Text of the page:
Summary: James diagnoses some problems in the churches to which he writes and offers some home truths concerning the Christians' having the Wrong Spirit, the Wrong Friendship and the Wrong Attitude.
HOME TRUTHS FOR CHRISTIANS
The letter written by James is very direct and personal in its message - he doesn't pull his punches. Martin Luther wasn't very keen on this book - he called it "an epistle of straw" because it didn't say much about Jesus or the Cross. But that's an incorrect reading of James's purpose - he was placing the emphasis on the relationship between faith and conduct. What we have to understand when we're reading James is that we're hearing the Sermon on the Mount in action so it's not surprising that it's very practical Christianity. Chapter 4 can conveniently be divided into three sections each offering home truths on Christian behaviour that he'd seen in his ministry. These home truths, sometimes painful to accept, are offered so that each of us can see how we, individually, measure up to this spiritual checklist.
The Wrong Spirit
James asks some pertinent questions that lead him to conclude that his readers had The Wrong Spirit (1-3). Why do wars happen? It's often because the leaders of one country want some territory or other possession belonging to another. It's the spirit of envy and greed that causes so much suffering. But what's true on the national scale applies to the individual because it's individuals who make up communities. Sadly, Christians are not exempt. Notice how James narrows it down; it's "among you." Fighting, probably not literally, but certainly squabbling, was a problem in the early church. This is something shameful for Christians, quite alien to the Spirit of Christ.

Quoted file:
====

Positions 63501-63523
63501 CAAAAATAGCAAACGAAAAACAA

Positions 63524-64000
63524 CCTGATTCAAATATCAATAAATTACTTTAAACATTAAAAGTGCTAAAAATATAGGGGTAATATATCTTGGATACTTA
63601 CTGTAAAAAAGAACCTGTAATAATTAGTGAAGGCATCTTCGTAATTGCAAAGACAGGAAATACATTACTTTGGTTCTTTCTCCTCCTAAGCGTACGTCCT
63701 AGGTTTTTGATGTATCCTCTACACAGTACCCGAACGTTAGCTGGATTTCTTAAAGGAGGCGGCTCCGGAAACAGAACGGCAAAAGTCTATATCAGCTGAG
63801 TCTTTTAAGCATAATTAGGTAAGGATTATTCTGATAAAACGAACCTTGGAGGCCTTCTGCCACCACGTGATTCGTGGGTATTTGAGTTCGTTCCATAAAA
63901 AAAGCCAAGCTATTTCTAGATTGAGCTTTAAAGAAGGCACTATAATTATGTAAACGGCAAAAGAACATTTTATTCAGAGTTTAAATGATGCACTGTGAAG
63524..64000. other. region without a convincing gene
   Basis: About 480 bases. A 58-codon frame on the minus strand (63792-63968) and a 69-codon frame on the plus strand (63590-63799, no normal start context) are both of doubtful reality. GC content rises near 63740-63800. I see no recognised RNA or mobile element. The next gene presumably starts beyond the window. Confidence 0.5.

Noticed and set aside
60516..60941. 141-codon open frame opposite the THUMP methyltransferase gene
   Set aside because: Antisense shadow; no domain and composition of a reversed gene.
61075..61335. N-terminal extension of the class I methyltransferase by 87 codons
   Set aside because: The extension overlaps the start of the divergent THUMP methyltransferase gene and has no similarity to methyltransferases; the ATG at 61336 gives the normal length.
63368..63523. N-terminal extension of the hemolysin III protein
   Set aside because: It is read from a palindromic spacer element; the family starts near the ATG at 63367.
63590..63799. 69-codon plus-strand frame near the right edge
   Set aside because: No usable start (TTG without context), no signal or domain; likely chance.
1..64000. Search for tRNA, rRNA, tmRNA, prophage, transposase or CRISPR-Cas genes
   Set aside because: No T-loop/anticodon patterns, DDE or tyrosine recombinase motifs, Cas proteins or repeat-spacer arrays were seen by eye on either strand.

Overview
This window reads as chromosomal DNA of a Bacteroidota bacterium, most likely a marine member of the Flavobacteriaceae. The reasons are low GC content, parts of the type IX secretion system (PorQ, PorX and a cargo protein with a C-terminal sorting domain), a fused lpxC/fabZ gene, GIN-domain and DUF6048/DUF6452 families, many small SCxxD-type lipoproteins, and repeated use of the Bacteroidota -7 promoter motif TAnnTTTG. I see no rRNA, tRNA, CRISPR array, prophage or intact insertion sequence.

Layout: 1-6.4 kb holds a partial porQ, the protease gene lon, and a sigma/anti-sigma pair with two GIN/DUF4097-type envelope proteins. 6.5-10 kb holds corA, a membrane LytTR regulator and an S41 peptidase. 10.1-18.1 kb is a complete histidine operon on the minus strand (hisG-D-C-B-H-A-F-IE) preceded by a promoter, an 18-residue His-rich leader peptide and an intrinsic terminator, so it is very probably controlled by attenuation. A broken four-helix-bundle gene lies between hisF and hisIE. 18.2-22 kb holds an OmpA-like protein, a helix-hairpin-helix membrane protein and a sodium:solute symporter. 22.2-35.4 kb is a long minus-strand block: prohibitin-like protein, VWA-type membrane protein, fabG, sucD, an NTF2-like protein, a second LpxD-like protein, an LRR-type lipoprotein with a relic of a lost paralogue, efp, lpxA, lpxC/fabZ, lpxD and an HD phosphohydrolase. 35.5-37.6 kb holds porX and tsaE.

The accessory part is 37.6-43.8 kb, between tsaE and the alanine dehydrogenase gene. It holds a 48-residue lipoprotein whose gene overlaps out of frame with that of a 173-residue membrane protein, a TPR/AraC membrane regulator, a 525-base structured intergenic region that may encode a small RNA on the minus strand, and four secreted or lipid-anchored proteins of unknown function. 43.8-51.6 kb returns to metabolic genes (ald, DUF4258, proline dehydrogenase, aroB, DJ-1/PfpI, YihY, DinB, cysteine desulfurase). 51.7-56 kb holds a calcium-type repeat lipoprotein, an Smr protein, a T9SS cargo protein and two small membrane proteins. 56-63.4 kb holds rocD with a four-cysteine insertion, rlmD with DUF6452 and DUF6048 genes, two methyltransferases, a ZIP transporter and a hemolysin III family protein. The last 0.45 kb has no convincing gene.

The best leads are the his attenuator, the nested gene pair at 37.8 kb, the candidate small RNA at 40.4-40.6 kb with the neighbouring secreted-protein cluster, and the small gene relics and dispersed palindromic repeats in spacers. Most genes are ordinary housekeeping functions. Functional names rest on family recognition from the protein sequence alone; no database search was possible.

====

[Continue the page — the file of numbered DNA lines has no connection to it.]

What's the cause of discord in churches? It's The wrong Spirit. The early church wasn't perfect by any means. Paul wrote to the church at Philippi: "I plead with Euodia and I plead with Syntyche to agree with each other in the Lord" (4:2). To Corinth he wrote: "It has been reported to me … that there is quarrelling among you" (I Cor 1:11); in fact church members were even suing each other in the law courts! This sort of thing brings the Christian community into disrepute with the result that unbelievers point the finger, rightly saying that Christians are no better than anyone else! It's true all too often.
The Wrong Spirit can show itself in promoting self at the expense of others. There's a fable that illustrates this failing. There was trouble in the carpenter's workshop, and the tools were having a row. One of them said, "It's the hammer's fault. He's much too noisy. "No" said the hammer, "the blame lies with the saw. He keeps going forwards and backwards all the time." The saw protested violently, "It's the plane's fault. His work is so shallow." The plane objected. "The real trouble lies with the screwdriver. He's always going round in circles." "Nonsense," retorted the screwdriver, the trouble really began with the ruler. He's measuring other people by his own standards." And so they went on until the carpenter came in. He was making a pulpit and by the time he'd finished he had used every one of those tools. They were all necessary; none was more important than the others.